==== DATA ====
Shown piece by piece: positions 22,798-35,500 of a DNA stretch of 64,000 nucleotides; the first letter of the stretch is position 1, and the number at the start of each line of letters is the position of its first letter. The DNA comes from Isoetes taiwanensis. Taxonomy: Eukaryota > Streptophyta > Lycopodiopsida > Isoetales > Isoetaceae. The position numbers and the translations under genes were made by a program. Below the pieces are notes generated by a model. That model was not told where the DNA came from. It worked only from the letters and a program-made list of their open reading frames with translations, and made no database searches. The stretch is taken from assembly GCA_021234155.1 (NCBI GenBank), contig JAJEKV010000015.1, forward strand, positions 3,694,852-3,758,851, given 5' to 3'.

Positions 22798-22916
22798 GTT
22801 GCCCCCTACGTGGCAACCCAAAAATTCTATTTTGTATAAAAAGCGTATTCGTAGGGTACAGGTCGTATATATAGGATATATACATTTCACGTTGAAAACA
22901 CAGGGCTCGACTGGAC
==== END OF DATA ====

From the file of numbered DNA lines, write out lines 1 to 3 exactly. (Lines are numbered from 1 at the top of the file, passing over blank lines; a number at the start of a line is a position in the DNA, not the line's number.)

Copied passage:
Shown piece by piece: positions 22,798-35,500 of a DNA stretch of 64,000 nucleotides; the first letter of the stretch is position 1, and the number at the start of each line of letters is the position of its first letter. The DNA comes from Isoetes taiwanensis. Taxonomy: Eukaryota > Streptophyta > Lycopodiopsida > Isoetales > Isoetaceae. The position numbers and the translations under genes were made by a program. Below the pieces are notes generated by a model. That model was not told where the DNA came from. It worked only from the letters and a program-made list of their open reading frames with translations, and made no database searches. The stretch is taken from assembly GCA_021234155.1 (NCBI GenBank), contig JAJEKV010000015.1, forward strand, positions 3,694,852-3,758,851, given 5' to 3'.

Positions 22798-22916
22798 GTT